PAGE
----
NEW YORK (AP) Noah Syndergaard, Matt Harvey and the rest of the New York Mets' starting pitchers have a slew of selections to make each time they take the mound at Citi Field.
Fastball or curve? Inside or away? High or low?
But before those decisions, they must make their most colorful choice: white or blue?
Manager Terry Collins lets his starting pitchers pick the uniform style the Mets wear each game.
For those intrigued by sartorial statistics, the Mets went 37-24 in their traditional white home uniform with pinstripes during the regular season, 9-8 in the alternate blue jerseys that made their debut in 2013 and 3-0 in the camouflage outfits worn on Military Mondays, according to a review by The Associated Press.
On the road, they were 26-22 in their primary gray threads, 15-17 in the blues and 0-1 in the all-blue attire of the Brooklyn Royal Giants, worn for the Atlanta Braves' Heritage Weekend in June.
In a sport filled with superstitions - notice players who avoid ever stepping on a foul line? - the uniform choice could color the entire day.
''I try not to pay too much attention to superstition,'' Syndergaard said Thursday, a day before the rookie starts Game 3 of the World Series against Kansas City. ''I just show up at the field every day, and the jersey is hanging in my locker, and that's the one that I wear. Superstitions are just simple distractions that distract you from the task at hand.''
But for those who try to fathom fashion trends, the Mets are 3-0 when wearing blue at home in the postseason and 0-1 in white - the uniform they planned to wear Friday night against the Royals.
Equipment manager Kevin Kierst usually puts out white for home games, except on Fridays, unless the pitcher tells him differently. For road games, he asks the starter. Pitchers have up until about an hour before first pitch to change their mind.
Each opposing team must be consulted to make ensure both clubs don't wear similar looks. Major League Baseball would not want the Mets to use their alternate jerseys at the same time Kansas City wears the royal blue alternate top it uses on occasion. Both team's primary color happens to be the same Pantone 288.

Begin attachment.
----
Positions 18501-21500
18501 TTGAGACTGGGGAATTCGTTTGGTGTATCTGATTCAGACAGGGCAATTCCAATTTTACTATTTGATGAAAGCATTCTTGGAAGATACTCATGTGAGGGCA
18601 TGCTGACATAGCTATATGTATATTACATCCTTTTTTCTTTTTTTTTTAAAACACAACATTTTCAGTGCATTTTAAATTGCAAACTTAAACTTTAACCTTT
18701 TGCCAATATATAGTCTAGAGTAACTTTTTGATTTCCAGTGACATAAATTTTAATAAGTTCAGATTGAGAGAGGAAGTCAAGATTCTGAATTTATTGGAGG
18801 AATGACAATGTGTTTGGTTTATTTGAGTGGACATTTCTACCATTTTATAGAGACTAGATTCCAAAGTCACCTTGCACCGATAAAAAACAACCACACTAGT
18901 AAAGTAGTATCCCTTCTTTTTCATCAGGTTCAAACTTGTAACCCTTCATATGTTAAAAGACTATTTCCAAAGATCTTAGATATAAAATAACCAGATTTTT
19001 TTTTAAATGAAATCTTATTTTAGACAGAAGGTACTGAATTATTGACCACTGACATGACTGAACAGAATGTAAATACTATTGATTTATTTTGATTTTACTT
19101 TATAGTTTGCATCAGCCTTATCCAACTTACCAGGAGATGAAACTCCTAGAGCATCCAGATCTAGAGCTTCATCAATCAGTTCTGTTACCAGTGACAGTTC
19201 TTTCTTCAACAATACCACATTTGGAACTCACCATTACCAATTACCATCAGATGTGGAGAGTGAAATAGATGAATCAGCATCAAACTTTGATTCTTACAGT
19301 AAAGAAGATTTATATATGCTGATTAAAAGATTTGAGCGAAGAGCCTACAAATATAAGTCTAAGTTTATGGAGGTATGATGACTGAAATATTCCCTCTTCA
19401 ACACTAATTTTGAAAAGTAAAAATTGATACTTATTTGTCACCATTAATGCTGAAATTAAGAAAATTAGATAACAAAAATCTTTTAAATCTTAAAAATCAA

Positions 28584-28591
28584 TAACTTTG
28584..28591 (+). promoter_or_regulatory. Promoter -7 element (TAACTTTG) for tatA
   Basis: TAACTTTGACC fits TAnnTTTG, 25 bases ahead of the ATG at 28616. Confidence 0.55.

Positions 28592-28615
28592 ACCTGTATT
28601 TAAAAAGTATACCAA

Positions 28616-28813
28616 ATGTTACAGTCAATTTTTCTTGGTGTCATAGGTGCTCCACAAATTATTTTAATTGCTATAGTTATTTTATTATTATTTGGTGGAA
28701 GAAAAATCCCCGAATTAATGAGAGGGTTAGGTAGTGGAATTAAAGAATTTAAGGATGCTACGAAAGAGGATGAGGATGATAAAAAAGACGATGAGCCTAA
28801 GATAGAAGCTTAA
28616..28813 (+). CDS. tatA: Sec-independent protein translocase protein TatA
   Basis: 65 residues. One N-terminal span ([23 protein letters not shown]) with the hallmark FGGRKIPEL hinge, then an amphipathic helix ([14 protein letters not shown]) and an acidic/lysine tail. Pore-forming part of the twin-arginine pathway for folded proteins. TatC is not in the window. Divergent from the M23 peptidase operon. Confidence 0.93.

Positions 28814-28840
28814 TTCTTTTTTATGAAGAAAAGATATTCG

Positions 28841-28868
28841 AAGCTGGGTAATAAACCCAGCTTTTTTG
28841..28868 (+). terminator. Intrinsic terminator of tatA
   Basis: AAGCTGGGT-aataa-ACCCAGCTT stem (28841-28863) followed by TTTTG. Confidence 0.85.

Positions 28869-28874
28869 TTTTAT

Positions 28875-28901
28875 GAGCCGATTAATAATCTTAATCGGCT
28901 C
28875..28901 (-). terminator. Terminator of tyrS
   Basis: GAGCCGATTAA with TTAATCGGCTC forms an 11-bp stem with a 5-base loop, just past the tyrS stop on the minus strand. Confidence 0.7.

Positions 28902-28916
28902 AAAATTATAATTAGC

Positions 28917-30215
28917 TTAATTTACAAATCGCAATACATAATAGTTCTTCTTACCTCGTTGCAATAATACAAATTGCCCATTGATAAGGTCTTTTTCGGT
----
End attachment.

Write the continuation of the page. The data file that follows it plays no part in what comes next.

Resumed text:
(Don't fret, fashionistas: Kansas City planned to wear gray for all its Series road games).
New York used to have even more choices. A plain white home uniform was launched for 1997 and dropped after the 2014 season, and black alternate jerseys were used starting in 1998, then phased out in 2012.
All those options caused commotion: Visiting teams had to constantly inquire to make sure there wasn't a color coincidence.
Harvey has a clear preference: The Mets wore blue in 21 of his 29 starts during the season and in all three of his postseason appearances.
Jacob deGrom dislikes the blues, wearing the alternate just once in 30 starts. Known for his long, flowing hair, deGrom prefers feel of the customary cap which is paired with the primary uniform.
Bartolo Colon also is a traditionalist, wearing whites and grays for 28 of 31 starts.
And, in a sign some players may be more superstitious than they would like to admit, when the Mets won their home opener in white, they stayed with that style throughout their first homestand, when they swept all 10 games.
After losing to the Yankees in the first game of their second homestand, Harvey pitched in blue the very next day.
However, don't expect players to stick with the exact same sweaty jerseys every day during the Series if they get on a roll. Those days are long gone in these commercial times. MLB started an authentication program in 2001.
''Tonight we'll have a different uniform on,'' Mets manager Terry Collins said before Game 2. ''When the game is over, they will take, stamp it and we'll wear a different uniform tomorrow. So it's pretty hard to be superstitious. There were times when you didn't wash your stuff. Now it's on eBay the next day.''